INTERVIEW: Nathalie Stern | NARC. | Reliably Informed | Music and Creative Arts News for Newcastle and the North East

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Image by Kris Deacon-Stewart

If fans of Nathalie Stern’s remarkable music – a hauntingly beautiful blend of vocal loops, electronic textures and drones – have been surprised that a decade has passed since her last album, it’s a frustration that Stern shares. “That does include a couple of years where I downed tools as I knew I wanted to change direction but didn’t know where I wanted to go with it.” Stern explains. “I had started to lose interest in my own music at that point, so having those two years off just letting things percolate in the back of my mind was vital.”

While Stern’s live performances involve her looping and sequencing her vocals on the fly, most of the recordings on the new album involved breaking the songs down into their constituent parts, something she did with MP Woods at The Soundroom. Although there are wonderful contributions from Hannabiell Sanders on trombone (“…it still blows my mind how well it fits with my music”) and Nicky Rushton on piano, Nerves & Skin is all about Stern’s voice.

“I’ve found out the hard way that I’m not a great instrumentalist.” Stern says. “I played guitar for 20 years and swapped it for the MicroKorg as I just couldn’t write songs on the guitar anymore. My voice is definitely my main ‘instrument’ and I can happily improvise vocally, whereas I need to really know what I’m playing on a guitar or piano.”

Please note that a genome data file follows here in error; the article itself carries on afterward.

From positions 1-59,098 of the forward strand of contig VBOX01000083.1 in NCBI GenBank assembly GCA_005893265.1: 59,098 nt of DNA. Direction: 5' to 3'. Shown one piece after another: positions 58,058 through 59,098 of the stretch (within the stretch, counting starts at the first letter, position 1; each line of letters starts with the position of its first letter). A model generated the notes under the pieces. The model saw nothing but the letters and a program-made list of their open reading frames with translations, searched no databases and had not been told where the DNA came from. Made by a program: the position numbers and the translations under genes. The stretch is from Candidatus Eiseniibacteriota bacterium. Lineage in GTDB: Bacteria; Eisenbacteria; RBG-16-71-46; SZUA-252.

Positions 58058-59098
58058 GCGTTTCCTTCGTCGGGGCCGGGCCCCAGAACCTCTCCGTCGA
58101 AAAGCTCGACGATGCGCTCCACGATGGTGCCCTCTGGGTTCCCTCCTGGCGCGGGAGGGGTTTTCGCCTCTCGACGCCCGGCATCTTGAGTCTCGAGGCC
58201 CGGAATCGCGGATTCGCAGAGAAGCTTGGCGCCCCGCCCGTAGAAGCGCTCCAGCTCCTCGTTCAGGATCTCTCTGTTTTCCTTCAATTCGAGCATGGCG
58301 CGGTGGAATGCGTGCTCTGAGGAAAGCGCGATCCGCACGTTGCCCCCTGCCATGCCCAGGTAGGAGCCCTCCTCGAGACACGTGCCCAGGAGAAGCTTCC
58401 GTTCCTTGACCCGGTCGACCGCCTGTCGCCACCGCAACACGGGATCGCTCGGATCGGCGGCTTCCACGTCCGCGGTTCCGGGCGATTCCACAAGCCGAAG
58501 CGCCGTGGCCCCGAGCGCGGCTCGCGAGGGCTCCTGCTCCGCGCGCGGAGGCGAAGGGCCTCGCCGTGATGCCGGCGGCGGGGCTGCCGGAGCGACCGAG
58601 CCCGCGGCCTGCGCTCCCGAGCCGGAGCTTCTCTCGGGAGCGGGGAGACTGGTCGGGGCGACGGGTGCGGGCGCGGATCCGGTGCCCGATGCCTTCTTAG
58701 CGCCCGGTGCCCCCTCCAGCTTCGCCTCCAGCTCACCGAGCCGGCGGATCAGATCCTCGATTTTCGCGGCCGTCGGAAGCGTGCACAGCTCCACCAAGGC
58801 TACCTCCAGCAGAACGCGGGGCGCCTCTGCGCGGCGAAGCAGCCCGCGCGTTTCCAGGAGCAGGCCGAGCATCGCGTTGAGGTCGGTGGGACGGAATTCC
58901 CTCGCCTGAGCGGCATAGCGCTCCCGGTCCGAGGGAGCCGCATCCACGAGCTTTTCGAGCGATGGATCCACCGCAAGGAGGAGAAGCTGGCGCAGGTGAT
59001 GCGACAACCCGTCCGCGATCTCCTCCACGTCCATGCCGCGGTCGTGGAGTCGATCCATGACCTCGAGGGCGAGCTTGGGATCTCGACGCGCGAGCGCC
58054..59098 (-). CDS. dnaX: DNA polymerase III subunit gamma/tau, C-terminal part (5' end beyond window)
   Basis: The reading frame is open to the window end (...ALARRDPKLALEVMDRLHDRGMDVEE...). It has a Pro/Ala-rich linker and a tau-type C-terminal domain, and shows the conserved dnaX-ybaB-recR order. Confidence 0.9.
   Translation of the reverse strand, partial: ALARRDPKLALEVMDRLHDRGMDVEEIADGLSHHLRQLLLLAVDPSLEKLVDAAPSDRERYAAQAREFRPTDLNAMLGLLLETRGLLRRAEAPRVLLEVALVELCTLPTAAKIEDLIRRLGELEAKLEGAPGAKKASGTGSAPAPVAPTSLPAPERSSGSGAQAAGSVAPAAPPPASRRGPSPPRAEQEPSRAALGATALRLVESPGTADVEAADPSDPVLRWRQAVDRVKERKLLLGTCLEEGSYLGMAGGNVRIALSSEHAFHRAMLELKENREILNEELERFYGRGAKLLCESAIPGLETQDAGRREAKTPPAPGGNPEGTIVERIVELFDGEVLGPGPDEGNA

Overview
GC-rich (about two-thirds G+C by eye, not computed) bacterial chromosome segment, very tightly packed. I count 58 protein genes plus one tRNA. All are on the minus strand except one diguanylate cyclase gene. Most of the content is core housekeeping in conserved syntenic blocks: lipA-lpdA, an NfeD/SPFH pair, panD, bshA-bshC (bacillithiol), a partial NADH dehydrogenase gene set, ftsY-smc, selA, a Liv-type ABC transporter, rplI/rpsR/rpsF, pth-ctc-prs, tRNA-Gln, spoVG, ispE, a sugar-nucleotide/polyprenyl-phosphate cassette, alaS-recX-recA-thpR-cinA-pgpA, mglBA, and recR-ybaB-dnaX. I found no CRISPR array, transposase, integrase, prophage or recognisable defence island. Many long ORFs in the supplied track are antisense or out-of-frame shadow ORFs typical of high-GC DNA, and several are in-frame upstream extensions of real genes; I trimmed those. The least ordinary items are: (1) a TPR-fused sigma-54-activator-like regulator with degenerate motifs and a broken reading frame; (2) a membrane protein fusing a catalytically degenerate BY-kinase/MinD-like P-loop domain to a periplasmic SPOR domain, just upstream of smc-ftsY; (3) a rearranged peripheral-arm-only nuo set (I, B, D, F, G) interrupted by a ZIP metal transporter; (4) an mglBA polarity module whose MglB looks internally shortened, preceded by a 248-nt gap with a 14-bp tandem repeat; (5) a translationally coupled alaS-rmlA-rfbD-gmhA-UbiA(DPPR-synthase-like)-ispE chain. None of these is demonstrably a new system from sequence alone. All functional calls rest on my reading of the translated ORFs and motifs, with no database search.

While many of Stern’s lyrics defy any easy autobiographical reading, it’s fairly obvious that deeply affecting album opener Here To Stay & Here To Belong concerns itself with Brexit, something that directly impacts on Stern’s situation as a Swedish national long resident in Newcastle. “I actually wrote it before the referendum and it became way too literal after the vote as I, like so many others, did NOT expect the result we got. The song was written as a love song to this country – and I still love this country, but it’s damn hard to keep those amorous feelings flowing the way it’s going right now. Saying that, it’s the love of the community and my friends that matters and that’s still strong. We’re all gonna have to look after each other when it all goes to shit in a handbag on this island.”

We’re all gonna have to look after each other when it all goes to shit in a handbag on this island

Stern’s heritage comes to the fore on Stig In Lucia, a traditional folk song she sang in school. “The first half of the track is pretty much as we performed it back then – minus the drone in the background. My previous album includes another traditional track, so it has become ‘a thing’. It’s not so much the language that’s important to me as the reference back to the hauntingly beautiful choral pieces that I remember from when I was young.”

As befits an album that is rich in often unsettling atmosphere, Stern cites folk horror as a key influence rather than any musical contemporaries. “I’ve always been deep into fairytales (the weirder, the better!) and horror films about the occult or other dark strange stuff.” Because Science is perhaps the most explicit example of this influence, featuring the opening sentence of HP Lovecraft’s At The Mountains Of Madness chanted repeatedly (with Lindsay and Maz from Noisechoir) over some positively eldritch electronic textures and Sanders’ plaintive trombone, resulting in the most chilling three minutes you’re likely to hear all year.

Nathalie Stern releases Nerves & Skin via Inverted Grim Mill (CD/vinyl) and Cruel Nature (cassette) this month, with a launch performance at Brave Exhibitions Festival at The Cluny, Newcastle on Sunday 17th November




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